J3.3 A Climatology of the Phase of Southern Ocean Clouds based on MODIS Imagery

Tuesday, 29 June 2010: 4:00 PM
Cascade Ballroom (DoubleTree by Hilton Portland)
Steven T. Siems, Monash University, Monash, VIC, Australia; and A. E. Morrison and M. J. Manton

Trenberth and Fasullo (2010) have noted “disproportionately large biases that exist in both reanalysis and global coupled models in the energy budgets of the SH that is directly linked to the simulation of clouds.” In particular, they note biases in the absorbed shortwave radiation in the clouds over the Southern Ocean. Much of this cloud cover has been observed by CloudSat (Mace et al. 2007) to be of low-level clouds (cloud tops below 3km) with a fractional cloud cover of 70-90%. Further observations (Morrison et al. 2010) suggest that such clouds commonly exist in a phase of supercooled liquid water rather than being glaciated or mixed phase. Based on the emissions of the 8.5 and 11micron channels, the MODIS instruments aboard the Aqua and Terra satellites are able to define both the cloud-top temperature (CTT) and cloud-top phase (CTP). Combined, these retrievals offer some insight in to the phase of these low-level clouds that are ubiquitous over the Southern Ocean. In this work a climatology of the CTP, as defined by MODIS, is presented for Southern Ocean clouds. This climatology is then sorted by cloud-top temperature to reveal that the majority of the clouds with cloud-tops in the range of 0 to -20°C actually remain in the liquid state and are thus supercooled. This is consistent with earlier field observations of large quantities of SLW (Ryan and King, 1997). Perhaps more surprising is that MODIS observes virtually no glaciation in this range of cloud-top temperatures. The seasonal variability of these clouds suggests a very simple shift in the cloud cover through the year. There is little glaciation observed in the low-level clouds, even during the winter at latitudes of 50-60°S. In comparison, the North Pacific is found to offer a much stronger annual cycle. In particular the clouds over the North Pacific are found to have more cloud cover at colder temperatures (mid-level cloud tops) and glaciated during the winter. In the highest latitudes, MODIS detects ample mixed phase clouds over the Bering Sea during the winter, which is not evident over the Southern Ocean. Given the ultra-pristine state of the clouds over the Southern Ocean during winter (Yum & Hudson, 2003) the MODIS imagery would be well served to be specifically validated by field observations.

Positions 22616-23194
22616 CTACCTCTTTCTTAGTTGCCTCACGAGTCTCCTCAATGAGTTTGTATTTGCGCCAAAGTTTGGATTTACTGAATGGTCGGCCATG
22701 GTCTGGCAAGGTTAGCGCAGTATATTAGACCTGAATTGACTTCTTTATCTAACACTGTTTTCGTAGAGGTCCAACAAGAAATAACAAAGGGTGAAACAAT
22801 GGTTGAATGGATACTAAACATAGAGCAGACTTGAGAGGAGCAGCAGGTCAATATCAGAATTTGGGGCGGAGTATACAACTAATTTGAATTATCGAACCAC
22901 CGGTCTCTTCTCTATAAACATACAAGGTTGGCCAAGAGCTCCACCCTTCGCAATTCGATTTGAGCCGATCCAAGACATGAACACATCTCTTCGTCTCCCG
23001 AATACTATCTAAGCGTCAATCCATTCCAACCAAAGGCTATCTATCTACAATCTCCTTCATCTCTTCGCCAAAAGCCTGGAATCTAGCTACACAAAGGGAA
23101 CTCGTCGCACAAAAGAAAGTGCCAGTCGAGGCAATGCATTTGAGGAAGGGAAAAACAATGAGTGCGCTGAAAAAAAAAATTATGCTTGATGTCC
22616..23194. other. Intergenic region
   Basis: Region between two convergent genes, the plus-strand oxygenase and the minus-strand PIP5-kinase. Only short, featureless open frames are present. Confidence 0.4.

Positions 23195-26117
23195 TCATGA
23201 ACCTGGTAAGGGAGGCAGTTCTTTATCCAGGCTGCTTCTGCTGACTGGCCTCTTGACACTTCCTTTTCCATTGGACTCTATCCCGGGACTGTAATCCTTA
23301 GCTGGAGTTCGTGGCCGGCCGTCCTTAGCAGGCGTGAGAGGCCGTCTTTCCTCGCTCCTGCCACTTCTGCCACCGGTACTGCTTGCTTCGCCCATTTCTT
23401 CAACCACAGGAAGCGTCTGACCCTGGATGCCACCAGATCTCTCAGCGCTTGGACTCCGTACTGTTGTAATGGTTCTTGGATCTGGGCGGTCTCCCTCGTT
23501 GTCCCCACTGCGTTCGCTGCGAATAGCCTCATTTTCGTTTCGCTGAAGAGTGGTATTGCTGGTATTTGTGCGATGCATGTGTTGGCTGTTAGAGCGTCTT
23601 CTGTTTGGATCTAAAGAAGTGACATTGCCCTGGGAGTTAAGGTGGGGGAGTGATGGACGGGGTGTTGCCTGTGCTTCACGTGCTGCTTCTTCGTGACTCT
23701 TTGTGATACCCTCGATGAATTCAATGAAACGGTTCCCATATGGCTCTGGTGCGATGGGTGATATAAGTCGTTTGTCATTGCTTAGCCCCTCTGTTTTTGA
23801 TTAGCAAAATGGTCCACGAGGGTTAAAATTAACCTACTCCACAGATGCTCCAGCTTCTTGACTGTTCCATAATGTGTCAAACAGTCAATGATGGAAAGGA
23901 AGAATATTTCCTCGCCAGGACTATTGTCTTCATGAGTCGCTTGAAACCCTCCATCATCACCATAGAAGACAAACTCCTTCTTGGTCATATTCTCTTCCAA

- Indicates paper has been withdrawn from meeting
- Indicates an Award Winner